Code switching and complexity

by Carl Dyke

There’s sort of a general theme here at the blog and in my own approach to teaching, life, the universe, and everything: that complexity is the rule; and that observant, resourceful flexibility, a disposition to learning and the ability to code switch, is therefore strategically desirable.

But we’ve also often discussed another strategy, which is to engineer systems that gear down complexity into mere complication, or even rigorously simple linearity. Under the right conditions this can work very well and get a lot done, although maintaining those conditions is generally very costly and ultimately unsustainable.

As I dig through our oral history project’s Trump rally interviews (I’m working on a longer post that will provide more framing information on this), one of the things that is gradually coming into focus is that the Trump rallyers we talked to were explicitly not at all comfortable with either code switching or complexity, and that they all had robust histories in systems engineered for linearity (the military, nursing, library science, factory work) with the dispositions to match.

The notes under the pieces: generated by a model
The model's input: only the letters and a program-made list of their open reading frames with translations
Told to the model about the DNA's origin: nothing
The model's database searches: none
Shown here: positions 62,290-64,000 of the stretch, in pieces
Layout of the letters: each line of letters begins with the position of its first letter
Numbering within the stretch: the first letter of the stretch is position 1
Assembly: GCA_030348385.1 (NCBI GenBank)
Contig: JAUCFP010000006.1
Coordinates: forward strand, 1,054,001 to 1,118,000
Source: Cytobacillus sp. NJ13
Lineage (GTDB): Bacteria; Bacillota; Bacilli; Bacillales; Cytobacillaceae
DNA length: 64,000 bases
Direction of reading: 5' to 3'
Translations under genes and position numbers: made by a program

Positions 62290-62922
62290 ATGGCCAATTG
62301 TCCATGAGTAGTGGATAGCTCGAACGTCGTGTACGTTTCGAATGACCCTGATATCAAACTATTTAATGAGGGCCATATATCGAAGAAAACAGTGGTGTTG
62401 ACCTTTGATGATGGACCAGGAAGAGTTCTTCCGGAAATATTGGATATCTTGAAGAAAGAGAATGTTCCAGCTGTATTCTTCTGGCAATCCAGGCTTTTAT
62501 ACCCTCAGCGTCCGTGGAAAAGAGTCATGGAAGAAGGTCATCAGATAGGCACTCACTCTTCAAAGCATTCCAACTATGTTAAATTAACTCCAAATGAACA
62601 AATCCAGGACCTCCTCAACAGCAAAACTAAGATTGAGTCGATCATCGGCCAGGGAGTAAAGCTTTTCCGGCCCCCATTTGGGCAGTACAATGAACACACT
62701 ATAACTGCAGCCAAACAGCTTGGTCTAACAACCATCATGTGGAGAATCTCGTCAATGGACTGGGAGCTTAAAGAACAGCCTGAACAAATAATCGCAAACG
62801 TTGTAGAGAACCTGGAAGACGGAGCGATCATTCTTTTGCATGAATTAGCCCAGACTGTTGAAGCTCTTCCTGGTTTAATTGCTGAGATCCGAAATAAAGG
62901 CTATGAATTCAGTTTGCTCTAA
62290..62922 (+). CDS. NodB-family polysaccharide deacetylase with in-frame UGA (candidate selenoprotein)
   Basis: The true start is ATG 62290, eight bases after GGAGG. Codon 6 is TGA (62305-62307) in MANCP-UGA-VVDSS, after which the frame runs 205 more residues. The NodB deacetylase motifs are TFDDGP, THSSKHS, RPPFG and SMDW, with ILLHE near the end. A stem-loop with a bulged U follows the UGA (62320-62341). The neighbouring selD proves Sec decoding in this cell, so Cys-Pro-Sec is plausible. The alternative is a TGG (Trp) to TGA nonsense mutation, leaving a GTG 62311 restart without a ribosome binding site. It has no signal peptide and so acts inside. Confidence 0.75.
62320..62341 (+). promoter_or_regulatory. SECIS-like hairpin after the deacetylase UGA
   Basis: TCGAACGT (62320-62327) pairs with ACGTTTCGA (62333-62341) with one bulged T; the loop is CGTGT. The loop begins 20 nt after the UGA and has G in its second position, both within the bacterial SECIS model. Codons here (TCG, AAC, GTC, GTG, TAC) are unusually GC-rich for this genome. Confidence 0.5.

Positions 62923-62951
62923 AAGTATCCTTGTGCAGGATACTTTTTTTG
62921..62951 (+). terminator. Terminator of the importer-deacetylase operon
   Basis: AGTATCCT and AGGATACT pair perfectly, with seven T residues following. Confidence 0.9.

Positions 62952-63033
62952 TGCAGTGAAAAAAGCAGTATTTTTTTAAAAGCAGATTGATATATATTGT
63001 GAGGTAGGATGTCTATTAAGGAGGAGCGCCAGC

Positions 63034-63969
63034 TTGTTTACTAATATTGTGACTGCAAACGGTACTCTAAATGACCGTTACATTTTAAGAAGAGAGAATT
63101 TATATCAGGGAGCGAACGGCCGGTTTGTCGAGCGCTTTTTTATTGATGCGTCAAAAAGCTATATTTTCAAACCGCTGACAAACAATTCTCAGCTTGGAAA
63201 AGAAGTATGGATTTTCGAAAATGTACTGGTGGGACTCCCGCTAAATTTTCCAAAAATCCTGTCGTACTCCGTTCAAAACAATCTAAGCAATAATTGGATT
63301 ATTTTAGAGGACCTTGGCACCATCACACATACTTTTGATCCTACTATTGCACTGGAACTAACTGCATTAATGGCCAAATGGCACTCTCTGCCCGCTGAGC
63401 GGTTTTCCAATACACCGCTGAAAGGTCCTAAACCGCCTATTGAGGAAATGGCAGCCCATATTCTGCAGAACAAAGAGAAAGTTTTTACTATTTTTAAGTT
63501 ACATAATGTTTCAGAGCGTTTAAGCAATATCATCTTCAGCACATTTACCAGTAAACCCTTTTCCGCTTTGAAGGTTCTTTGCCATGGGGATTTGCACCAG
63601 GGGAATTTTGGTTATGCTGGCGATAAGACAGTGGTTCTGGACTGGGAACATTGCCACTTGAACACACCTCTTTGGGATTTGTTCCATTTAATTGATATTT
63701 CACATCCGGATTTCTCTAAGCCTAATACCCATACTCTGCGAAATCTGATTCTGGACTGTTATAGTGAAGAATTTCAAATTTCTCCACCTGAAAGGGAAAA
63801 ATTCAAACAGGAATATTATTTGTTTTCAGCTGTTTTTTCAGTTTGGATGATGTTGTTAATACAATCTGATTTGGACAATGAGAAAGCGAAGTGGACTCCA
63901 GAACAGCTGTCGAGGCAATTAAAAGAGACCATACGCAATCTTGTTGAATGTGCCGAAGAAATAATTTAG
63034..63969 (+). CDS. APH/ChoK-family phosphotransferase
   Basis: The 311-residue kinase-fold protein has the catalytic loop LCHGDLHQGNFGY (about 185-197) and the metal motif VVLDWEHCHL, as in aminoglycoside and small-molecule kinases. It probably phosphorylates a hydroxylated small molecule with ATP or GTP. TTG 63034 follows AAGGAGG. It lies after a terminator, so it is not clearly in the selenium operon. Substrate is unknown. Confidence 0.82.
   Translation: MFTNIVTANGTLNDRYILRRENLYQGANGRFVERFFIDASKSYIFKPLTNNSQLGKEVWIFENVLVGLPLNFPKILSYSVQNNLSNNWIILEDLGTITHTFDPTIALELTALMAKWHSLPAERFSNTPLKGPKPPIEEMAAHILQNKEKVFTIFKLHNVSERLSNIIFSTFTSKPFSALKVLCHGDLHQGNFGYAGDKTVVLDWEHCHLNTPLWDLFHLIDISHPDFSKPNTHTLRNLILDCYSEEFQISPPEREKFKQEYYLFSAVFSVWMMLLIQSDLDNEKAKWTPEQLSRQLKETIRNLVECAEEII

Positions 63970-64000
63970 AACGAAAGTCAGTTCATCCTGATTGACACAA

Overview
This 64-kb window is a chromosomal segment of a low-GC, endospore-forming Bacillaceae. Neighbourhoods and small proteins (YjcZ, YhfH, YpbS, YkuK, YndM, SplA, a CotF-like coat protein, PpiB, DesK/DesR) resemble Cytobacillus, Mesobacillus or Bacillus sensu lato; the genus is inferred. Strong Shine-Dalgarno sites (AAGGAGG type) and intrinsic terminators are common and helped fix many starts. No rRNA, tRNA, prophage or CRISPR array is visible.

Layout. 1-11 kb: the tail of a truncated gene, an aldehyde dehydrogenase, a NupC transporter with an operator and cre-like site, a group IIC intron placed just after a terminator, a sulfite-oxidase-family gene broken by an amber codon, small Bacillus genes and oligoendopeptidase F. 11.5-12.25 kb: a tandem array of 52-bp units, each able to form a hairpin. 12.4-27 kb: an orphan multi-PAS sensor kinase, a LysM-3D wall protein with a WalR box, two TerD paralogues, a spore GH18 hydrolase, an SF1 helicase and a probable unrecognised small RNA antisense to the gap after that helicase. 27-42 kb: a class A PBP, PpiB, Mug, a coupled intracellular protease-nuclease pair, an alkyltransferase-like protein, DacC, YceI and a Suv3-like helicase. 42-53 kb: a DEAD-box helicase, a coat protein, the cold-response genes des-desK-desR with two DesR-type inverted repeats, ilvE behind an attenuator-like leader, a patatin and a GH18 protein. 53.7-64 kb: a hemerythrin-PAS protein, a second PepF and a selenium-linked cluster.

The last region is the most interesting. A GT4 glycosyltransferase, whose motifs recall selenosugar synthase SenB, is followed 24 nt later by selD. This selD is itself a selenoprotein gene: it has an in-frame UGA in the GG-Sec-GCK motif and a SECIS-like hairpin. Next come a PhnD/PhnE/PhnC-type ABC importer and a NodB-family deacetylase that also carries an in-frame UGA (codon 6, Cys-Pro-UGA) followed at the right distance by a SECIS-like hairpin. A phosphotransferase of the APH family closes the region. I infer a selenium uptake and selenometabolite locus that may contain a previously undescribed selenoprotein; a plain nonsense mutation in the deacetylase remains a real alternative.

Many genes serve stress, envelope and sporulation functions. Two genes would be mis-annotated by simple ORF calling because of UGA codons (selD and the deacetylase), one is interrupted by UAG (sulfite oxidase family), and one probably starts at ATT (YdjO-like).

Anecdotally, I don’t think there’s any automatic political valence to this sort of history or disposition. I know plenty of liberals and lefties who are also not at all comfortable with either code switching or complexity. Such folk tend to be in charge no matter what. I sometimes feel like I’m caught in a no man’s land between two armies of essentially similar people, fighting bitterly over the details of a narrow, rigid world that I would hate to live in either way.

2 Comments to “Code switching and complexity”

  1. Carl, allow me an admiring apology. I have just ripped off your opening paragraph and sent it to the students in my Business Anthropology class at National Tsing Hua University in Taiwan. It struck me as especially appropriate because several of them are rapidly approaching the job hunting stage of their careers.

    I am equally taken by your last paragraph, but at this point still saving it for private reflection.

  2. Thanks John, that’s great! Love to hear what you come up with. Also sorry for the delay responding – I attempted to exemplify the point over spring break by putting up fence and staring off into space, and then we had diggers out who cut one of our water feed lines and I had to learn how to troubleshoot and repair pvc pipe in a hurry, and stare off into space.

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